Discussions about credit and debit card security were heating up even before retailers experienced data breaches last winter. Needless to say, after the breaches and a wealth of media reports touting the fact that Europe, Canada, and most of the rest of the world already have more secure payment systems than the one used in the United States, interest in replacing the current system there has increased.
Eighty countries around the world are currently implementing Europay, MasterCard and Visa, or EMV™ technology. In some places, EMV compliance is further along than it is in others. For instance, about 95 percent of point-of-sale credit card machines (aka terminals) in Europe are EMV compliant; 79 percent of terminals in Canada, Latin America, and the Caribbean; 77 percent of terminals in Africa and the Middle East; and 51 percent of terminals in the Asia Pacific region.
Why is a card with a chip and pin better than a card with a magnetic stripe and a signature? One of the primary reasons, according to Forbes, is improved security:
“Most credit cards in the United States operate with a simple magnetic stripe that can be captured and copied relatively easily. Much of the rest of the world uses a small chip on the credit card to validate with a transaction. The chip employs cryptography and a range of other security features and measures that create a multi-layered defence against card fraud. When combined with a Personal Identification Number or PIN code (the sort used on ATM cards), it substantially raises security. Even with just a signature it makes a marked improvement over a simple magnetic stripe.”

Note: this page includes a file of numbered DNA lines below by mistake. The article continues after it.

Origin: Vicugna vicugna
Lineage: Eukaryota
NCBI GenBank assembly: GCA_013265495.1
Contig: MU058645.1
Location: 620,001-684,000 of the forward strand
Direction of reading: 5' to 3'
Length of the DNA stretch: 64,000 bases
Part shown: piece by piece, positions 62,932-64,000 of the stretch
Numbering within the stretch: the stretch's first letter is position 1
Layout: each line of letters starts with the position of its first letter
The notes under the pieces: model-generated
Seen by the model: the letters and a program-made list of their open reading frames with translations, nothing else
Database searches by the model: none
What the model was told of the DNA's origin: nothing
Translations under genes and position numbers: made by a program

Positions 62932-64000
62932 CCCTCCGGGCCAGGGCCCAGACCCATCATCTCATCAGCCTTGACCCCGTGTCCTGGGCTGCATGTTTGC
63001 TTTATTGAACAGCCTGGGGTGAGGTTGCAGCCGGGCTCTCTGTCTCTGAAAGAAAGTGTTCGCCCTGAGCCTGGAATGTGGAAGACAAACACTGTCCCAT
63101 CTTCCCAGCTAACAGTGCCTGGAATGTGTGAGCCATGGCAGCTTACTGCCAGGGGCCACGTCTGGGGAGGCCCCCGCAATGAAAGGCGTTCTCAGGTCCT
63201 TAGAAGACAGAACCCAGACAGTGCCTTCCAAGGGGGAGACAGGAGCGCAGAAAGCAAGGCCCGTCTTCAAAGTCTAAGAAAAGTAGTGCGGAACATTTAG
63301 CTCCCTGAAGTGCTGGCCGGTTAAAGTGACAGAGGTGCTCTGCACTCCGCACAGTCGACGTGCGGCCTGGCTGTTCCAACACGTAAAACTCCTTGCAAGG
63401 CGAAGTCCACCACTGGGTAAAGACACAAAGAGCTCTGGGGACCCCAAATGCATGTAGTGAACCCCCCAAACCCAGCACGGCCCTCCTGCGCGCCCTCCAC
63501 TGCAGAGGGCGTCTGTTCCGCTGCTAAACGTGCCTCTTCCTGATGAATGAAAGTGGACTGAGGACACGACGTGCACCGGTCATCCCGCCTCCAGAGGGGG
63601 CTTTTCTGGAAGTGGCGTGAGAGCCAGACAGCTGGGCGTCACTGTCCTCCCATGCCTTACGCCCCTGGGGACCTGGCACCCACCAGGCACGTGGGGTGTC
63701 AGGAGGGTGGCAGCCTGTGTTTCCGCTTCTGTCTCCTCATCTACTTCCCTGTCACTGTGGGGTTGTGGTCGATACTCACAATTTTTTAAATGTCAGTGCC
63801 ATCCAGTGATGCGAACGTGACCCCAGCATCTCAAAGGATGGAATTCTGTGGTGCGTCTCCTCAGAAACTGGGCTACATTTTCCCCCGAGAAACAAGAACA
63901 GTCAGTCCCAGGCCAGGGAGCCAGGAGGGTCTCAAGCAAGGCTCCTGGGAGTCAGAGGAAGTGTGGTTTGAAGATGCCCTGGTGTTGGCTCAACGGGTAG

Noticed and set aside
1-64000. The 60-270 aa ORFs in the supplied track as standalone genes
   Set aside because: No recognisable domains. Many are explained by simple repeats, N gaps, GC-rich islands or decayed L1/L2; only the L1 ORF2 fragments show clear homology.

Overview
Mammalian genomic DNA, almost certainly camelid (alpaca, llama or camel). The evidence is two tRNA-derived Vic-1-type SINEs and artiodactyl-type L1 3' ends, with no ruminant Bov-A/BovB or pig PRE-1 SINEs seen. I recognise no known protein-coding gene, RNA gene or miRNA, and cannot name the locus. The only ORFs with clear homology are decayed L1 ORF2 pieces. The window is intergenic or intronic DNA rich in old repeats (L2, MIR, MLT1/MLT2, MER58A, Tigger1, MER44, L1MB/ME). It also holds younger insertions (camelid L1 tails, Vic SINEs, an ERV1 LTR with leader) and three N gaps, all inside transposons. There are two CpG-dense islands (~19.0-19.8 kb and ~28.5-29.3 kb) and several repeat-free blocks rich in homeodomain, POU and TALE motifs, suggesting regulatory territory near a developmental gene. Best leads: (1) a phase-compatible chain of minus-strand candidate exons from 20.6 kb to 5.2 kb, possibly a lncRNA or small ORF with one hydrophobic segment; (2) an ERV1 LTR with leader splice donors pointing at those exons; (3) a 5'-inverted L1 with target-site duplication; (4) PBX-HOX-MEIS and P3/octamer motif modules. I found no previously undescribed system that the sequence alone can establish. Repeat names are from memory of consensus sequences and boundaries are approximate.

The United States, until recently, was the last major market holdout. However, according to current estimates, 60 percent of merchants will have EMV compliant devices by 2015.
A new method of payment has been introduced in the UK. Contactless is a function on certain debit, credit and prepaid cards that allows you to make a quick and easy payment for goods or services for an amount that is £20 or less without entering a PIN. All you have to do is place your contactless card over the card reader to make the payment.
There is talk about using our mobile phones to make a payment instead of using a card. At the moment, this is still at an early stage of development, but in the not so distant future, you may be able to pay with your mobile phone, much like you would do for a contactless transaction. In the US, there have been changes in technology, so that people are able to make transactions and move money through their own mobiles/smart phone or tablet already. The UK is looking to follow in their footsteps.